Primacy of Oro

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Foundation: 1741-date (T206-date)
Capital: Fukuzawa in Irith
Religion: Oroist (Oceanic Pagan)

By Rob Pierce, updated by Martin Helsdon


The Supreme Primacy of Oro is the leader of the faith of those who believe in Oro - the Shark God. The adherents of this faith are typically found in the islands of Indonesia and Polynesia and in Australia.

NewsFax Entries

1679-1680 T176
The Naipon-Seahold: Very bad news came out of Australia where the Polynesian high priests had declared a Holy War against the Buddhists. Since more than half of the Seahold population was Polynesian and the other half was Buddhist, things promised to become very exciting.

1681-1682 T177
The Naipon-Seahold: Long did the Sugawara watch the north from the high grey towers of Aorangi, waiting for succor to come from Valinor .. wait, I mean, the Pure Realm. But wait as they did, there was none coming, for the mission of Jendu had ended in fire and blood amid a waving field of sea-green. Lorama did attempt to defuse the situation within his realm by disbanding many of the Oroist regiments in the army and fleet. Unfortunately, the failure of the Pure Realm squadron to arrive meant that the Buddist minority would remain outnumbered and unable to exert military control over the islands.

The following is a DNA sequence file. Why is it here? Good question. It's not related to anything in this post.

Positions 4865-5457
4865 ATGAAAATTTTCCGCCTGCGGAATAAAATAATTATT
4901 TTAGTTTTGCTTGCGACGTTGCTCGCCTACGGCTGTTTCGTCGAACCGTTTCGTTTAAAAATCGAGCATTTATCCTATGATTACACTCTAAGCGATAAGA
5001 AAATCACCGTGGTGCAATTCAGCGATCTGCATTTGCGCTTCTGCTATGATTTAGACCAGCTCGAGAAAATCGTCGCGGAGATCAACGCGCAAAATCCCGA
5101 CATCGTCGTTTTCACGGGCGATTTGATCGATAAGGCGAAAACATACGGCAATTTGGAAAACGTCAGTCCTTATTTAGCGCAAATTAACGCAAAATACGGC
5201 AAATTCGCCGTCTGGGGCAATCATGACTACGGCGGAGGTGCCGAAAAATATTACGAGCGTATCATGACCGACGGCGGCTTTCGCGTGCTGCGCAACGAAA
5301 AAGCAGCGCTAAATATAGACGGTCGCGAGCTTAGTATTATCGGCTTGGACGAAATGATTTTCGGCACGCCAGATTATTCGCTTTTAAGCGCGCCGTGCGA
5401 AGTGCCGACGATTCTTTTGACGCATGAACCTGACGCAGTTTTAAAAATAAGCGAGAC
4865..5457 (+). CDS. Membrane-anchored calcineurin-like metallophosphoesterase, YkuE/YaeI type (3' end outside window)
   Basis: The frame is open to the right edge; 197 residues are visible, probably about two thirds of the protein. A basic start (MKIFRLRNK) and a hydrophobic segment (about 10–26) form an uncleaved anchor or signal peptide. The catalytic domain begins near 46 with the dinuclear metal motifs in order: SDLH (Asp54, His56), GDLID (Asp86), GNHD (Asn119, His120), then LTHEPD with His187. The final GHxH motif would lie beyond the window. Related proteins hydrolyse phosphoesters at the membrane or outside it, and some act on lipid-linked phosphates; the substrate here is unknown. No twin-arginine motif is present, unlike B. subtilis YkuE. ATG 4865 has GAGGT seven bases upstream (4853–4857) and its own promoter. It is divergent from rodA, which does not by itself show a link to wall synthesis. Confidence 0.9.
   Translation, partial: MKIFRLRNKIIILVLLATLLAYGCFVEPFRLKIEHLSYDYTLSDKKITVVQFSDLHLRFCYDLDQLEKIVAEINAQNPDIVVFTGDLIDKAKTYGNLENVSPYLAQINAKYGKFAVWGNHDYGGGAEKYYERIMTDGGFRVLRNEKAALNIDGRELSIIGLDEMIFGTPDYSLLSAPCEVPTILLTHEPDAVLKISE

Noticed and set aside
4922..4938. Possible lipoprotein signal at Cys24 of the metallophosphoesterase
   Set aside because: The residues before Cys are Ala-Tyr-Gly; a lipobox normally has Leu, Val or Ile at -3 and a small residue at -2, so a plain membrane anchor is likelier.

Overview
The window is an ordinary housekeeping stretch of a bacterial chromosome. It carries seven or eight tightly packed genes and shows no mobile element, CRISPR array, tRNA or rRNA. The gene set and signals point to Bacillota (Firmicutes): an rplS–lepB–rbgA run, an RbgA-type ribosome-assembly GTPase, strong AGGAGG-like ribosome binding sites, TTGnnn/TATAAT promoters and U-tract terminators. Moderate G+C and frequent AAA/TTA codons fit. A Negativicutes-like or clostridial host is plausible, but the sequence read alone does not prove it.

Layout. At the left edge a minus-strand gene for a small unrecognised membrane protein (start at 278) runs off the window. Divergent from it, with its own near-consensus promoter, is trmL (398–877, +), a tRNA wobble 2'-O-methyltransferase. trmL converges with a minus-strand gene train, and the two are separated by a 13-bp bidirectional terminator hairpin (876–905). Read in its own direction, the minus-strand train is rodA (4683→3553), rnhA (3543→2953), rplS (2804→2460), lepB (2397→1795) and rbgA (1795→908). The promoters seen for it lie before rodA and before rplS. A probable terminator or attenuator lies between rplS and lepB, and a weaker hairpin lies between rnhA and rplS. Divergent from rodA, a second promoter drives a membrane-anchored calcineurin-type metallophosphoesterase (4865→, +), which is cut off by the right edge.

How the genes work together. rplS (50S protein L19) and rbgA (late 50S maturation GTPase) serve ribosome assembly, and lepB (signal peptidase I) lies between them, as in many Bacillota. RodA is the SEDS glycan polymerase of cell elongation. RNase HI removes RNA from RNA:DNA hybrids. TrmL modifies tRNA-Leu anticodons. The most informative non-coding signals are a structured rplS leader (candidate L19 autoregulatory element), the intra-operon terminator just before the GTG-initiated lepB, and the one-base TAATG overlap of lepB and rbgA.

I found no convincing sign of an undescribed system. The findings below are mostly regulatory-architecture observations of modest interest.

So, Lorama retired to his castle at Joetsura in a deep funk - what hope now, did he have, other than to flee to some Buddist land and live as a pauper? It was then that the Austral lord Ratu came calling to the court of the Sugawara. With him he brought a long tale of defeat and despair for the Buddist cause - Japan in flames, the Pure Realm fleet smashed, the Javans besieging Singapore and Bahrau... "The Pure Realm cause is lost," he told the chiefs of the Sugawara, "but yours is not. You have ruled wisely here and have become beloved of your subjects; acede now to their wishes and accept the worship of Oro. Already you know that the differences between our faiths are small, embrace them and see your troubles here pass away."